The global coronavirus pandemic has been amplified in recent days by a growing mistrust between governments around the world.
China has been at the center of conspiracies claiming government officials have been understating case and death numbers. But Japan has recently come under fire as the nation’s reported coronavirus cases suddenly spiked just hours after announcing the cancellation of the Olympics in Tokyo.
In early March, many pointed to Japan as a beacon of hope in the global coronavirus crisis. The nation had efficiently gotten a handle on the virus before it spread out of control even as it multiplied in surrounding countries. Tokyo in particular, where the Olympics were due to be held, had been able to keep a lid on new cases.
But bubbling under the surface of Japan’s rosy numbers was speculation that the government wasn’t revealing the entire picture .
On Mar. 5, the executive director of Japan’s Medical Governance Research Institute Masahiro Kami said the number of cases, just 1,023 at the time, was the tip of the iceberg. Epidemiologist Hiroshi Nishiura said the rate of infection seen in Hokkaido was probably on par with that seen in Wuhan where the outbreak began.
Meanwhile, Japan’s Health Ministry denied allegations that it was purposely suppressing case numbers through limited testing.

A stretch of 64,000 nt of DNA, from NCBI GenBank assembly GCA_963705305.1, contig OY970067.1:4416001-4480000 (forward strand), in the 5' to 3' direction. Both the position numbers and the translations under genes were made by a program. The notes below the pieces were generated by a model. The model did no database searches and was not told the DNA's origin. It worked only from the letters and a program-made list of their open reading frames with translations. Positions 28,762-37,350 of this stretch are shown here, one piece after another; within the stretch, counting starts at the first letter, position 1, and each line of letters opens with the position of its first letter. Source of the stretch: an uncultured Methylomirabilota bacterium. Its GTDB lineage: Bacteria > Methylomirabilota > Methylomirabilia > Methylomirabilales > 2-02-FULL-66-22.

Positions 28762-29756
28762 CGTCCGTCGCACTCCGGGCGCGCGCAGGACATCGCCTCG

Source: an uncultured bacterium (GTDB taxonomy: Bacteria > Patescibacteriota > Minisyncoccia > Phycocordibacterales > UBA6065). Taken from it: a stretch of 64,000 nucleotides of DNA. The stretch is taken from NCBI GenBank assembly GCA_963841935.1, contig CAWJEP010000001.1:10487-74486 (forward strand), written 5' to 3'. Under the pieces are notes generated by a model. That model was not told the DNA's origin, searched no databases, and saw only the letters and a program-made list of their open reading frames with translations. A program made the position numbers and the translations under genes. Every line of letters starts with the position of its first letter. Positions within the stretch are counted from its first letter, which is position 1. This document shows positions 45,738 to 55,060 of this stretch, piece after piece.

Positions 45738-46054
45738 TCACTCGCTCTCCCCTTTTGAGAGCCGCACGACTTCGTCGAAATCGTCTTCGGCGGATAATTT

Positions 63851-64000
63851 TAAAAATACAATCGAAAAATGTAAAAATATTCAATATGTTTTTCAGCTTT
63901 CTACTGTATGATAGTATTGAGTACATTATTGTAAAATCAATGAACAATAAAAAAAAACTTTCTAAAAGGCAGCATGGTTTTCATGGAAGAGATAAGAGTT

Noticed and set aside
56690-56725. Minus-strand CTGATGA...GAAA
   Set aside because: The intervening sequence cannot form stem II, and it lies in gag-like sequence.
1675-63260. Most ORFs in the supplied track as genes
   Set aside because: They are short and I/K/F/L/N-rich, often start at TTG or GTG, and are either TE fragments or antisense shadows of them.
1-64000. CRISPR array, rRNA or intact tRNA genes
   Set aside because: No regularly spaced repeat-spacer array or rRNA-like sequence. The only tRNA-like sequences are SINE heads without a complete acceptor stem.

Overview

On Mar. 24, the Olympic committee in Tokyo finally decided to postpone the games after weeks of deliberation . The news was a devastating blow to Tokyo, whose infrastructure was already prepared to host the event. Many pointed to the Olympics as a symbol of recovery for the city after it was rocked by an earthquake in 2011.
Hours after the announcement, Tokyo saw a pronounced spike in coronavirus cases. On Tuesday, the day the Olympics were postponed, 17 cases were reported. On Wednesday the number of new cases was 41. On Saturday, the number of new cases in Tokyo was 63 .
The exponential rise sparked questions—was Tokyo purposely understating its coronavirus impact in order to hold on to the Olympics? Former Japanese Prime Minister Yukio Hatoyama voiced his suspicion on Twitter saying the government prioritized the Olympics over its citizens.
The government was calm, cool and collected just days before announcing the Olympics would be postponed . Since then, there has been a marked increase in urgency among lawmakers.
Prime Minister Shinzo Abe struck a cautionary note this weekend, warning that a state of emergency could be on the horizon:
Once infections overshoot, our strategy … will instantly fall apart.Under the current situation, we are just barely holding up.
Tokyo governor Yuriko Koike called on the city’s inhabitants to stay home over the weekend as the spike in cases suggested a worrying trend. Koike said the city was embarking on an
important phase in preventing an explosive rise in the number of infections.
Despite growing speculation about a cover-up, the Japanese government has been adamant that’s not the case. Abe dismissed reports that COVID-19 deaths were mislabeled saying,
I’m aware that some people suspect Japan is hiding the numbers, but I believe that’s not true. If there is a cover-up, it will show up in the number of deaths.
The speculation about Japan’s coronavirus numbers underscores a growing mistrust between governments around the world. Donald Trump has been quick to point to China as a leading example of misrepresentation,
British Cabinet Minister Michael Gove also pointed to China’s lack of clarity regarding the nature of the virus as reason for the U.K.’s inadequate testing supplies.